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Superior Express
Superior, Nebraska
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January 8, 2015     Superior Express
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January 8, 2015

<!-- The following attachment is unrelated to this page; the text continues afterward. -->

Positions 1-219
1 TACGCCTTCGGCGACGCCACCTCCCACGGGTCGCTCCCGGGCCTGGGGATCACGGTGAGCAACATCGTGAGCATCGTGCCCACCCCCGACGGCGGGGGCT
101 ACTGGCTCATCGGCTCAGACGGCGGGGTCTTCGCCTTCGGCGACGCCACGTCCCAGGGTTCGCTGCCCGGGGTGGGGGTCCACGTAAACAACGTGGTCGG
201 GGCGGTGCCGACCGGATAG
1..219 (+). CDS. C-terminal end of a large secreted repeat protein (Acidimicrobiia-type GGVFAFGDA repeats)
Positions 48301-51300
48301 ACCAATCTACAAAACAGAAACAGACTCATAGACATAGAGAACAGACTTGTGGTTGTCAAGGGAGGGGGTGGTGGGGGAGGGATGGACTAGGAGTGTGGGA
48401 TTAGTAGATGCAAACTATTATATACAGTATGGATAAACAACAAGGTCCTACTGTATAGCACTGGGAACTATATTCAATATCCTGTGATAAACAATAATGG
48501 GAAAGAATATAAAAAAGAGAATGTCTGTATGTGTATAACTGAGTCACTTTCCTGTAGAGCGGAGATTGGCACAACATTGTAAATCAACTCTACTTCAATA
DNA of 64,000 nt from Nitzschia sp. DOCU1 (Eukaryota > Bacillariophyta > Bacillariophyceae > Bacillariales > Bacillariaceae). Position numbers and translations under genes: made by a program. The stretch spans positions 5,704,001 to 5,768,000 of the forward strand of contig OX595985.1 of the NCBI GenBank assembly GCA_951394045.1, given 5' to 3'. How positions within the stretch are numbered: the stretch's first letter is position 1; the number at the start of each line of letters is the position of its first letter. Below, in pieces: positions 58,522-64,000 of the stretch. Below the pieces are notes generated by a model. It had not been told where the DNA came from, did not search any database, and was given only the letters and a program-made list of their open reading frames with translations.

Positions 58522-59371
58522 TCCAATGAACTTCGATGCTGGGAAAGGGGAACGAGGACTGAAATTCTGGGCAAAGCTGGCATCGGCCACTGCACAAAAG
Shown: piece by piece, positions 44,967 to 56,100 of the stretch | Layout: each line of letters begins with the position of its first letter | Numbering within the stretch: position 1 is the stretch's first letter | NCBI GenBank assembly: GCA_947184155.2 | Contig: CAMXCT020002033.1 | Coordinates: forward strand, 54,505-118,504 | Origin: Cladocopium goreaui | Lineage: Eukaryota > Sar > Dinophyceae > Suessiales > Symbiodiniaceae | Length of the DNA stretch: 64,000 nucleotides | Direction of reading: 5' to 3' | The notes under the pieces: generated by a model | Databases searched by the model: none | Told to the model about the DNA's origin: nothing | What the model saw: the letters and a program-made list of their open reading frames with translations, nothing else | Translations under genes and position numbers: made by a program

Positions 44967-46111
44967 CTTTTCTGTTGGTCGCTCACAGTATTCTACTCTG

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Thursday, January 8, 2015 THE SUPERIOR EXPRESS 3A arr=wng This month marks the 125 anniver- sary of the birth of a former Nuckolls County resident, Lydia Prey. When she was born on Jan. 19, 1890, in Brugen Baden, Germany, several Eu- ropean counties, including Germany, had begun compulsory military con- scription. In addition many familes were suffering financial hardship. As a consequence, many young men and their families were leaving for the United States, a land described as flow- ing with "milk and honey." The Freys were among many who decided to make a new home in Nuckolls County. On the occasion of her 100th birth- day in 1990, Mrs. Frey shared her story with a newspaper reporter. In 1897 Lydia, her parents, brother and sisters, Mary, John, and Augusta, left for America. Her older borthers, Richard, Joseph and Herman, had left Germany a few years earlier. The Prey family traveled by train from their home to the port city of Bremen, Germany, After some delay for passengers to complete filling out papers, they boarded a steam ship for the 14-day journey to New York. Tickets for the entire family cost $250. Remembering the trip, Lydia said after having had a supper of beans and a stormy night the next morning there was evidence that many seasick pas- sengers had "spilled the beans." At New York they again boarded a train which tickets for the railroad cen- ter of Mt. Clare, Neb., a Nuckolls County town that no longer exists. The train trip was to taken them through places like Buffalo, Chicago and St. Louis. At Concordia. they found a room to stay overnight, expecting to leave early the next morning on a train trav- eling the Missouri Pacific line for Ne- braska. However, the train didn't leave until 10 a.m. which made the arrival in Mt. Clare much later than anticipated. Her brother, Herman, and Jake Keller, a neighbor, had been waiting several hours at the Mt. Clare depot with a spring wagon to carry them and their four trunks on the last leg of their journey to the Nuckolls County com- munity of St. Stephens. When the train arrived in Mt. Clare about 7 p.m. and supper was waiting for the travelers at St. Stephens. Lydia said, "Oh boy, did those soda biscuits spread with butter and honey and the coffee ever taste good!-even if the coffee was too strong from stand- ing so long." The children were soon enrolled in the St. Stephen's Catholic School. Lydia had had one year at a Catholic school in Germany. A deep faith and trust in God was an important part of the family's life. They attended Sun- day Mass in all kinds of weather, either by wagon or walking. In winter they sometimes wrapped hot bricks in old blankets for their feet for warmth, or hot potatoes in pockets for their hands. Lydia remembered all their neigh- bors welcomed the new arrivals with You're Invited 60th Wedding Anniversary kindness. It was August when they A card shower is requested for Lois settled in their small home about 4 1/2 and George Stierwalt on the 60th wed- miles southeastofSt. Stephens. Neigh- ding anniversary Jan. 9. Cards may be densbors shared produced from their gar-preysincludingdidn,t havelts OftomatoestOmatoeS.in TheYGer. rior, Neb., 68978 send to them at: 1030 E. 4th St., Supe-2.1p :: .... many and they had to be showed how Jenny's REESources to can the American garden crop. The family worked hard to make a By Jenny Rees, UNL Extension new life in America. Herman died at age 23, after being kicked by a horse. Mary, contracted the flu and died at age 18. Richard and Joseph both married and had families. After the parents died, John, Lydia and Augusta continued on the farm. John died in 1945. In 1956, Lydia and Au- gusta moved into a new home they had bult near the St. Stephen's Church. Augusta died in 1969. Lydia continued to live in her St. Stephens home until at age 98 she broke a hip and moved to the Nelson Good Samaritan Center. At age 100 she contined to read one daily and three weekly newspa- pers and two monthly magazines, one printed in German. She was getting around the nursing home with the aid of a walker. Ruskin News from yesteryear Total rainfall in recorded in 1909 was 30.57 inches. Highest temperature was 103 on Aug. 16. Lowest tempera- ture was 14 degrees below zero on Jan. 7. January 12, 1933 The weather had been like early spring for the past two weeks and the "old timers" predicted 40 more days of the same as they had never seen but one crop of ice in a winter. 'Tis the season for winter program- ming! The following are a few upcom- ing meetings occurring next week. Winter program brochures were mailed last week, so please check those for additional meetings. Looking forward to seeing you at upcoming meetings. A reminder that if you plan to attend any of the upcoming crop production clinics, you need to register online by 3 p.m. the day before the clinic at http://agronomy.unl.edu/cpe. Farm and ranch business succes- sion and estate planning workshops: This is an important topic for farm families to consider! Two workshops will be held in our area; one in Blue Hill at the community center on Jan. 13, and one in York at the country club on Jan. 15. The times for both Work- shops are 9 a.m. to 2:30 p.m. There is no charge, but registration is required by calling the Rural Response Hotline at 1-800-464-0258. Register by Jan. 10 for Blue Hill and Jan. 12 for York. The workshop is intended to be useful for established farm and ranch owners, their successors and begin- ners. Topics will include stages of suc- cession planning; contribution and i :ii compensation; balancing the interests of on-farm and off-farm heirs; the im- portance of communication; setting goals; analyzing cash flow; balancing Charles Totton of Nora suffered fatal injuries while cutting wood. Frank Steinke of Ruskin died from fumes from a defective heater in the gasoline transport he and a man named Hibbard were driving back from Kansas. Mr. Hibbard was made seriously ill but survived. A husking was held at the Robert Nelson farm after his son, Robert, was hospitalized for an emergency appendectomy. The 40 acres of corn harvested averaged 30 bushels to the acre. Fifty-eight men husked around 300 bushels an hour. Several women made sure the men were well fed. January 12, 1965 Mette Lundesgaard, 92, died Jan. 7. She came from Denmark with her par- ents, Mr. and Mrs. Jens Houtwed in 1884. In 1964 Ruskin shipped via the Rock Island 205 carloads of grain. Incoming shipments of 10 different products totaled 66 carloads. January 10, 1985 Burglars stole $500 worth of food from the K&S Food Center and $40 and some small items from Ruskin Feed Service. The large garage door was forced to gain entrance into the feed store. intergenerational expectations and ) needs; beginning farmer loan and tax it's becoming crunch time as construction workers press on to complete the new Super or Casey's store wh ch is scheduled to open two weeks from today. -. : Though windchills have been below zero work has been continuing outside to install the fuel pumps and canopies. Fuel has arrived and been unloaded into creditprograms;theuseoftrusts, wills, the underground tanks. Merchandise to stock the store is scheduled to arrive on Jan. 20. Jan. 21 is an employee training day in preparation for opening. '~:~ life estate deeds and business entities .... (such as a limited liability company) in family estate and business succession planning; buy-seU agreements; asset protection; taxation (federal transfer taxes, Nebraska inheritance tax and basis adjustment); and essential estate documents. Presenters are Dave Goeller, deputy director, Northeast Center for Risk Management Educa- tion at UNL; and Joe Hawbaker, agri- cultural law attorney from Omaha. The workshop is made possible by the Nebraska Network for Beginning Farmers and Ranchers, the Farm and Ranch .Project of Legal Aid of Ne- braska, National Institute of Food and Agriculture, the Nebraska Department of Agriculture's Farm Mediation, and the University of Nebraska Extension. The next Heuermann lecture will be Jan. 13 at7 p.m. at Nebraska Inno- vation Campus (2021 Transformation Drive in Lincoln) The title is "Geneti- The Superior residence of Clint and Lucy Richardson is home to a 50 year snowman collection which numbers more than 600 pieces. T he couple have been Superior residents since 1962. ' ' By Do~mia'C~istelisen ................ For those of you who would like to learn more about the Texas A&M Ag- ricultural Food Policy Center compre- hensive Farm Bill Decision Aid com- puter program, a hands-on training will be held Jan. 14 at the new Nebraska Innovation Campus Conference Cen- ter, 2021 Transformation Drive in Lin- coln. Workshop presenters will be James Richardson, ag. economist from Texas A&M; and Brad Lubben, UNL Extension ag. economist. Richardson is author of a new computer decision tool endorsed by the USDA. Those attending will learn how to use the Texas A&M Computer Decision Aid, how to interpret the results and how managing risk is integrated into the model. Participants are encouraged to bring their own iPad, tablet or laptop computer. For information about the workshop go to: http://bit.ly/l wh96bm. cally Modified Animals: Facts, Fear Participants need to pre-register at Mongering and the Future." The pre- http://go.unl.edu/farmbill. The work- senter will be Alison Van Eenennaam, ~ shop will be from 9 a.m. to 4 p.m. with University of California - Davis,.20'14. morning registration ~d refreshn~ents Borlaug CAST Communication starting at 8:15 a.m. at the new NIC awardee. For more information, go to: auditorium. There is a registration fee http://heuermannlectures.unl.edu/. If which includes the noon meal, refresh- you cannot make it to Lincoln, youcan ments and meeting materials. For ad- watch it live via video at the website ditional information about the farm link. bill go to: http://farmbill.unl.edu. You are invited to follow The Su- For national news click on the perior Express on Facebook. yournews link at superiorne.com. , Thank You We d like to express our sincere thanks to all the family and friends who faithfully came to visit our beloved wife and mother, Ilene May Tamme, before she passed to her heavenly home on December, 28, 2014. We thank the staff, nurses and doctors of Deshler s Parkview Haven Nursing Home and Brodstone Me- morial Hospital in Superior, for all their love, care and patience for Ilene the last 14 months of her life. She was very grateful for all the care you gave her. We thank Pastor Cathi, Pastor Jon and westminster Abbey in London is a grand~athe: .... the grand Cathedral. Living on planet Earth is dral where many dignitaries are buried. A small, simply an area to pass through on our way into dark entryway called the narthex is just a brief space to pass from the outside door into the cathedral itself. I can't imagine anyone wanting to stay in that cramped little room, with no thought of passing into the glory of what lies ahead. Our lives here on Earth are like that narthex to Wednesday, Thursday and Friday ' 1:30-5:30 p.m. , Saturday 10 a.m.-2 p:m. Pastor Patsy for all the comfort and encouragement you minis- tered to her. We were all comforted by your words. Thank you I 410 1/2 ! ................ for the funeralluncheon served by Peace Lutheran ladies and the : ladies of Living Faith Fellowship Church in Superior. We are ':: truly grateful God placed all of you in our lives. Lucy Richardson, a Superior resident, puts a different spin on one of her Christmas trees. It is decorated exclusively with snowmen, which are part of I The Family ofllene May Tamme Ii her extensive collection which spans 50 years. | L,s r Birthday Card Shower l' is requested for Joan Uldrich -J [ =t he Familyof [ ,0":Mary Ann (Moran)Meyer her 80th Birthday on d like to request a card shower on Sunday, Jan, 11 ,I Cards may be sent to PO Box 263, AEdgar, NE68935 ]1-- E}th BIrth,fherr la BRODSTONE MEMORIAL HOSPITAL Sunday, Jan. 11 i IMMUNIZATION CLINIC Nuckolls County Immunization Clinic erR ! Love, Marlin & Lorri Lyle & Cindy & Julie will be held: 2nd Wednesday in January Wednesday, Jan. 14 2-4 p.m. Immunizations are provided for Medicaid-enrolled or uninsured patients through 18 years. the beauty and glory of Heaven, which God has promised and Jesus has made accessible. Physi- cal death for a believer is simply a passageway into the real life beyond, and it is God's intent and purpose that each of His beloved children should enter and live with Him forever. Happy Time Preschool Sou Su Nifty-Thrifty Shop \ Appointments are preferred and canbe made by calling 402-8794432 ext. 290 or can be made for future visits during a visit to the clinic. Priority will be given to those with an appointment. 5 to 7 p.m. % Cards can be sent to: 1039 Rd 4000 Nelson, NE 68961 'o' A $5 donation per child would be appreciated. Sponsored by Brodstone Memorial Hospital ;i;!: iii ~ i Everyone welcome! Free will donation! N Central Superior, Neb. ,,At the Nazarene Church, 740 E 7th St., Superior, Neb. [-J- ~--~ l--j ~ ~-I ~~m--~h-~~D-~t m-. === w'=- 'ml .... Express your love to a special child by placing his or her photograph in The Valentine Express! The Superior Express or Jewell County Record offices (we promise to return it unharmed) Include with picture name and age of child, nameand address of parents and name and address of grandparents Please submit only photographs for which you have the right to permit the newspaper to use and publish. Some photography companies, such as Olan Mills and Choice Printing and Photography do NOT allow newspapers to publish photographs without first obtaining written permission. By submitting a photograph and signing the authorization, you are allowing the newspaper permission to publish the picture as part of the Valentine Express feature. The picture will not be used elsewhere without your permission. _., I agree to the terms outlined above: 9e c Signature__ - ' Child's Name The I.ast Day is Thursday, Feb. 5